At the World Track and Field Championships in Moscow, the Day 3 grand finale (the women's 100-meter dash final) was the epitome of domination—plain and simple.
In fact, so plain and simple, it was summed up perfectly in a tweet from longtime track aficionado Conway Hill:
Jamaica's Shelly-Ann Fraser-Pryce (SAFP) simply demolished the rest of the field, winning in a world-leading 10.71 seconds. The silver medal went to Ivory Coast's Murielle Ahoure, trailing far back with a still-respectable time of 10.93.
That's a 0.22 second gap—a literal eternity in a short sprint.
USA's Carmelita Jeter (10.94) and young English Gardner (10.97) finished third and fourth respectively.
Fraser-Pryce has beautifully set up a dramatic showdown with American Allyson Felix in the 200 later this week.
Russian hurdler Sergey Shubenkov broke up an American sweep in the men's 110-meter hurdles final, capturing bronze before a frenzied home crowd. David Oliver (13.0) and the resurgent Ryan Wilson (13.13) went 1-2 and Jason Richardson was just nipped by the Russian to finish fourth.
Olympic champion and world record-holder (12.80) Aries Merritt showed his late-season rust in finishing sixth (13.31). With four runners in the final, USA garnered 23 points in our exclusive scoring system (see below).
In the women's 400-meter final, four ladies crossed the finish line under the magical 50-second barrier. Great Britain's Christine Ohuruogu was declared the winner in a photo finish with Botswana sprinter Amantle Montsho in a national record 49.41. Hometown favorite Antonina Krivoshapka settled for bronze in 49.78.
American quarter-milers Natasha Hastings and Francena McCorory just didn't have it on this day, finishing fifth and sixth.
Germany went 1-3-5 in the men's pole vault, acing out the favorite, Renaud Lavillenie of France, who took a rare silver medal. Raphael Holzdeppe claimed gold on fewer misses with Lavillenie at 19 feet, four inches.
Bjorn Otto, Brad Walker (USA) and Malte Mohr took third, fourth and fifth at 19'-1.5" on count-back.
Germany scored big here with 18 points in our scoring system.
It was just another day's work for New Zealand's Valerie Adams in the women's shot put final. She has simply ruled the event for the last two years. Her winning toss was an adequate 68'-6". The silver medal went to Germany's Christina Schwanitz at 66'-11" and bronze went to China's Lijiao Gong, 65'-5".
Americans Michelle Carter and Tia Brooks ended up fourth and eighth.
The men's hammer final produced yet another world-leading effort as Poland's Pawel Fajdek uncoiled a huge 268'-11" toss. Krisztian Pars of Hungary (263'-5") and Czech thrower Lukas Melich (260'-4") rounded out the podium finishes.
A great second day of heptathlon competition is shaping up for tomorrow's conclusion. After four disciplines, Ukranian multi-eventer Ganna Melnichenko is leading with 3912 points.
But the next three athletes are within 27 points battling for podium spots. Dafne Schippers, of the Netherlands (3837), American Sharon Day (3836) and Canadian Brianne Theisen Eaton (Ashton's new wife) with 3810 points will contend for all the marbles.
Day 4 will bring seven event finals into the spotlight.
The toughest ladies on the planet bring the heptathlon to a dramatic conclusion, contesting their final three events throughout the day.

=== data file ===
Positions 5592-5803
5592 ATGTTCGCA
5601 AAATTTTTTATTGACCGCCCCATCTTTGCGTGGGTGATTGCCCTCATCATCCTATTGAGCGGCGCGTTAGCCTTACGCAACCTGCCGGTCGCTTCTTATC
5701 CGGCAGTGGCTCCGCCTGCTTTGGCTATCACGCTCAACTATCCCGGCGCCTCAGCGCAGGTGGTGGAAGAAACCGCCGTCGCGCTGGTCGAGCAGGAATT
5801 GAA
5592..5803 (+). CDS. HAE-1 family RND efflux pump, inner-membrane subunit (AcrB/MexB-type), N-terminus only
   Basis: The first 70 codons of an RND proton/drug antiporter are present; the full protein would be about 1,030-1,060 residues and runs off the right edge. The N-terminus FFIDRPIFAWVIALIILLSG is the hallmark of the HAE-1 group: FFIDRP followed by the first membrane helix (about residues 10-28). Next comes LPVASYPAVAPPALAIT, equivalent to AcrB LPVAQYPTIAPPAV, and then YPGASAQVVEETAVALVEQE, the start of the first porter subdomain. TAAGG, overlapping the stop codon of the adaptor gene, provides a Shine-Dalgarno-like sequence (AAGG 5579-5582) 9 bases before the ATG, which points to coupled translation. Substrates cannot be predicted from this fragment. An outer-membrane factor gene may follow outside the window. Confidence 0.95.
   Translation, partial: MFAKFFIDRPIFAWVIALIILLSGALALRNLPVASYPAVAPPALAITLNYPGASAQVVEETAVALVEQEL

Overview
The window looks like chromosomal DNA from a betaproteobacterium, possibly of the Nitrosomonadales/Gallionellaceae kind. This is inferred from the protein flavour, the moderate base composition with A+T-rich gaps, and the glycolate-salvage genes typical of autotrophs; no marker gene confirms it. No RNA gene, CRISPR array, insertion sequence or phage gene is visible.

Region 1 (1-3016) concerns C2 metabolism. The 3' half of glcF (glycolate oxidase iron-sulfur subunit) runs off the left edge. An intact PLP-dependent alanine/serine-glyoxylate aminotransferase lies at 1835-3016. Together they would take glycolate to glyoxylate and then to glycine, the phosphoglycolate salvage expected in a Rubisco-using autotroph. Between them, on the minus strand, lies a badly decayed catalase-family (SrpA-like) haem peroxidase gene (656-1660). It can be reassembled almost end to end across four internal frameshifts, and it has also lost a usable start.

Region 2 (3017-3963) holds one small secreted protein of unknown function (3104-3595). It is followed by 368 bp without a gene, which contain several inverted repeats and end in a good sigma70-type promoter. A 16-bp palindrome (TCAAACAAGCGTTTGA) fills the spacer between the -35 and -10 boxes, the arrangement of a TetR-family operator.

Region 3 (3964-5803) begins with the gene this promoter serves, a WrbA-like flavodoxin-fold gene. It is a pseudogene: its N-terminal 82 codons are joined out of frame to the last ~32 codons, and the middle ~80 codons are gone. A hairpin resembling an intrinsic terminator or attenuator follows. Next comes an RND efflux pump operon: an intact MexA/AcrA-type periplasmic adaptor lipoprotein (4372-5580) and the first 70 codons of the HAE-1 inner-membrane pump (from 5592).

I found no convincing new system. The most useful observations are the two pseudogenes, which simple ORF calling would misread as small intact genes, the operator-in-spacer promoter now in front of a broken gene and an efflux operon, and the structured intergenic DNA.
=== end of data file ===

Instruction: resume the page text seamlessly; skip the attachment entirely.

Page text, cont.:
China should get a chance to showcase their athletes (and score big points) in the women's 20 kilometer race/walk.
In the women's pole vault final, the Russian home crowd just might provide the most potent performance enhancement legally available—but only for their darling, Yelena Isinbayeva. Has she got one more gold medal performance on her belt? Can the American, Jenn Suhr, or the Cuban, Yarisley Silva, spoil her moment? It's one event every track fan has been waiting for.
In one of the sport's most ancient competitions, the men's discus final is likely to become a gold medal duel between Germany's Robert Harting and Piotr Malachowski of Poland.
In the absence of Olympic champion and world record-holder David Rudisha, the men's 800-meter final could see two Americans on the podium—Duane Solomon and/or Nick Symmonds. But the youngster from Ethiopia, Mohammed Aman, may have something to say about who stands on the highest pedestal.
Milcha Chemos of Kenya is the favorite to win the women's 3,000-meter steeplechase, but with compatriot Lidya Chepkurui and Ethiopia's Sofia Assefa in the mix, it looks like an all-East Africa struggle for the medals...again.
Kirani James (Grenada), LaShawn Merritt (USA) or... Take your pick. No matter how it turns out, the men's 400 final will be a thrilling Day 4 finale.
It's getting to the point now where breaking down our scoring into separate men's and women's columns will help us get a more detailed analysis of trends, team depth and the importance of those fourth- through eighth-place finishes.
So, here's the breakdown after Day 3:
MEN WOMEN TEAM
US - 51 US - 41 US - 92
Ger. - 27 Ken. - 22 Jam. - 42
Jam. - 24 Rus. - 20 Rus. - 40
Rus. - 20 Jam. - 18 Ger. - 39
Fra. - 16 Jpn. - 15 Ken. - 33
GBr. - 13 Eth. - 14 Eth. - 25
Ken. - 11 Chi. - 12 GBr. - 24
Eth. - 11 Ger. - 12 Jpn. - 24
Jpn. - 9 Gbr. - 11 Fra. - 23
Chi. - 7 Ita. - 10 Chi. - 19
(we're using an 8-7-6-5-4-3-2-1 scoring method)
It's still early in the week, but it looks like the USA is running away from the world in every category. I expect the Russians to close the gap—especially in the women's column as the week progresses.
Jamaica has some firepower in reserve for later as well. The East Africans (Kenya and Ethiopia) have the potential to score well, but as true rivals, they tend to cancel each other out.
Interesting week ahead.
Be sure to check back on Tuesday (bookmark our track and field homepage) for all the results, scores and developments from Day 4.
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